Globally, billions of people have poor access to health services in their respective countries. This poor access to healthcare services has devastating health, social and economic consequences for many of those that are affected by it and leaves many countries with dilapidated healthcare systems. It deprives them of their inherent right to access proper health care services. Africa is not spared the healthcare dilemma and is rated among the leading continents with poor healthcare systems among its countries.
In Africa, United Nations (UN) has reported that less than half of African citizens (48 % of the African continent population) have adequate access to proper health care services. Contributing factors include neglect and underfunding in different African countries. Moreover, inadequate human resources in the form of health care professionals and service providers and corruption are a problem in many African countries regarding service delivery to the people. The recent outbreak of Coronavirus highlighted this challenge in South Africa, where the health ministry and different companies were rocked with corruption and looting of state resources. Top officials and different companies were implicated in Covid-19 funds corruption, while different health institutions in the country were reported to be short of equipment to fight Covid-19. All these challenges adversely affect the people and lead to poverty, mortality, and abuse of an inherent human right: access to quality healthcare services.
As part of the solutions, South Africa, including other African countries, can adopt a safety net approach to the health care of its citizens by creating health care schemes for all, including maximum free health care services for those without income. Improved recruitment, capacity building, and training of healthcare workers. Zero tolerance to corruption and nepotism by governments towards health care services, though ensuring funding is adequately allocated to health services and qualified people are given the responsibility to lead and provide health care services to the people. The other solution could be using technology to ensure remote and isolated areas access healthcare services, such as using drones to deliver medical services to people in rural areas with limited healthcare service providers.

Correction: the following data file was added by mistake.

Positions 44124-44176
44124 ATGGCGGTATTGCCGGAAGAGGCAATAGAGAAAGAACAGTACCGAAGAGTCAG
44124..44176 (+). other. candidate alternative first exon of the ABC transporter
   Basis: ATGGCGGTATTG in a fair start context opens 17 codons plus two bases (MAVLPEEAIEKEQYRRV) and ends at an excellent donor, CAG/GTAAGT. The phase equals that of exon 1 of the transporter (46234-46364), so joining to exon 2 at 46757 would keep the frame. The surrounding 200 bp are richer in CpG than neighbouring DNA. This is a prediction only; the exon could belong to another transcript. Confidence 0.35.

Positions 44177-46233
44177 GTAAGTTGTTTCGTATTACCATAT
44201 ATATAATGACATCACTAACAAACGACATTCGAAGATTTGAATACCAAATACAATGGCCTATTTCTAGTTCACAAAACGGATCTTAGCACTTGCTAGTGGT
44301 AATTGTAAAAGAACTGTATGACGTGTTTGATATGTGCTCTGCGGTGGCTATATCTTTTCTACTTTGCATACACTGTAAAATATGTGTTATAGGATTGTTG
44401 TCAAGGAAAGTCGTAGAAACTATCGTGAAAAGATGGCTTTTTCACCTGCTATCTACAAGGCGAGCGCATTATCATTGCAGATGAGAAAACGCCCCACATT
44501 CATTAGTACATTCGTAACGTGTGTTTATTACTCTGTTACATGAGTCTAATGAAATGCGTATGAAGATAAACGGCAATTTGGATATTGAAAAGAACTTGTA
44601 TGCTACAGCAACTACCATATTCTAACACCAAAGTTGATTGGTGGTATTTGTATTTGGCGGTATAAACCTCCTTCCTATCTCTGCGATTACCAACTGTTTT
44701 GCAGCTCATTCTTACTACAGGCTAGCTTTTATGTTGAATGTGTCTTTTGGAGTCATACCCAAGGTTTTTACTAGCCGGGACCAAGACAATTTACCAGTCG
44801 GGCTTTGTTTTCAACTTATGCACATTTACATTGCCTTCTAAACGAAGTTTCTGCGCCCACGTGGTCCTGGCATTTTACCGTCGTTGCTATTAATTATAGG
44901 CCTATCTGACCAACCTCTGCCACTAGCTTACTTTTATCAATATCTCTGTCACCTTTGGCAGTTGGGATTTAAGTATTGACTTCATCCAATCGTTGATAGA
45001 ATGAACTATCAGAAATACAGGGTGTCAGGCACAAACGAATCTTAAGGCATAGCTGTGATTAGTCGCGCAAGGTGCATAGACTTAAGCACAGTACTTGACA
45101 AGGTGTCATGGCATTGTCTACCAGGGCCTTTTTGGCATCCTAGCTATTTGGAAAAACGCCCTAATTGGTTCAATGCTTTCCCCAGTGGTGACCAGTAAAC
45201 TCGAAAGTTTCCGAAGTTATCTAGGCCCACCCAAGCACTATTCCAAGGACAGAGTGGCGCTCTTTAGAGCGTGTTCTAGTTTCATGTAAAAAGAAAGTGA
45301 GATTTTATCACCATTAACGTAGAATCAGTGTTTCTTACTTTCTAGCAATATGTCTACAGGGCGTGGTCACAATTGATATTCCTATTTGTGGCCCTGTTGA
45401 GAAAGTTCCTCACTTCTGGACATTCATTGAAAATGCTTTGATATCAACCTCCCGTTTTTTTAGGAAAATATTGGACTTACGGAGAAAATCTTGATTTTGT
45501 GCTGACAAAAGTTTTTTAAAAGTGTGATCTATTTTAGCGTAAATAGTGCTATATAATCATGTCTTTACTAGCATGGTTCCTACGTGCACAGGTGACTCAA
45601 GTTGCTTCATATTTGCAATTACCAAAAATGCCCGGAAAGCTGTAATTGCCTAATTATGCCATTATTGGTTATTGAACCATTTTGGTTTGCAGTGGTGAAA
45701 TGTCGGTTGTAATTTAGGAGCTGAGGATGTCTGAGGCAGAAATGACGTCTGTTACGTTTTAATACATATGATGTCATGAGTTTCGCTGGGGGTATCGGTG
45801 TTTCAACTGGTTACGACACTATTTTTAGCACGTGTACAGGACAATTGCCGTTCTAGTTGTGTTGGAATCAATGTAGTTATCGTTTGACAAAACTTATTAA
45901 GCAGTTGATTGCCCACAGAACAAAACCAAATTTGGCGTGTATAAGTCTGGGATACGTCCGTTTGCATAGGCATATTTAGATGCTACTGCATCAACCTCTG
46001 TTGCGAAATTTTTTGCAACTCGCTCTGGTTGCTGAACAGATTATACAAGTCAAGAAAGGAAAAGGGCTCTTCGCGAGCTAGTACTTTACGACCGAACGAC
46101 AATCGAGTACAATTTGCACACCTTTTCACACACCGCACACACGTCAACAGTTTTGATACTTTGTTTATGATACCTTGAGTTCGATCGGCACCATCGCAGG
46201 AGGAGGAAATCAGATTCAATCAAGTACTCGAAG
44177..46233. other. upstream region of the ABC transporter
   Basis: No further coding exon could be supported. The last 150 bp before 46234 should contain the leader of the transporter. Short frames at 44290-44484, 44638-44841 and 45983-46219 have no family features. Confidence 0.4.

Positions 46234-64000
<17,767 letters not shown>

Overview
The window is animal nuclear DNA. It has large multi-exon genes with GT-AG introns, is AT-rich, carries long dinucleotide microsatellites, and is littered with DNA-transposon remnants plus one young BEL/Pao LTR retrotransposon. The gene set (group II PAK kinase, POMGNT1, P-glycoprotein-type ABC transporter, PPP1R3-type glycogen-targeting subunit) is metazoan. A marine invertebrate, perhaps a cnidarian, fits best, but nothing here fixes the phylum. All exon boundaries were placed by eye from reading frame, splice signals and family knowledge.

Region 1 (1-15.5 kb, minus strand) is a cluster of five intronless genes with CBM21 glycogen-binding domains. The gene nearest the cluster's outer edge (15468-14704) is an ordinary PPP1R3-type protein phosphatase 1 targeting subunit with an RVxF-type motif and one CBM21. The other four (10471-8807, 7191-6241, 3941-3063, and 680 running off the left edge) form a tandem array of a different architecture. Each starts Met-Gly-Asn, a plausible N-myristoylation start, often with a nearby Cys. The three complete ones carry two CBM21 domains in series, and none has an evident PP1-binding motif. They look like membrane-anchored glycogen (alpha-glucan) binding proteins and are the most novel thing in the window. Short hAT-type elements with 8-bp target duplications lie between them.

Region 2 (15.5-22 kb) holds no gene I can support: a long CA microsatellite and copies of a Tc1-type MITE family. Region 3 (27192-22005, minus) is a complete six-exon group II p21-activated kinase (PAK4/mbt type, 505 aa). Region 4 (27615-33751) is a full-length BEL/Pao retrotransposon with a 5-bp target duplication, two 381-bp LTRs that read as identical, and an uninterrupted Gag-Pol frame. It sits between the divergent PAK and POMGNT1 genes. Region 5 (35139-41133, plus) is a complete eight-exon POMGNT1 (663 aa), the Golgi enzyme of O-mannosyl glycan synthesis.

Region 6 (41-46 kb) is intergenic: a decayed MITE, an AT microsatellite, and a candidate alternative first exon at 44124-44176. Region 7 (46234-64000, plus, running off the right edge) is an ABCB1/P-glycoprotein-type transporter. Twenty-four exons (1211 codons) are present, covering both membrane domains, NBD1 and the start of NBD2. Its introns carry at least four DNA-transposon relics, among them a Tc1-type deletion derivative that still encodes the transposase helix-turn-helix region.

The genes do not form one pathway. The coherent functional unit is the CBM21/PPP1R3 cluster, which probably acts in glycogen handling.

The aforementioned challenges are some of the challenges faced by the healthcare systems in South Africa. Many other challenges are prevalent in African countries, but if the intervention can start with the mentioned ones, much-needed relief to the already stressed health systems in many countries will be achieved. Private healthcare service providers must also be mobilized and recruited to put in a hand as they also benefit, particularly pharmaceutical companies and insurance schemes. If hands can be put together, this challenge can be addressed, many lives saved, and the right to access quality health care services achieved for many African countries.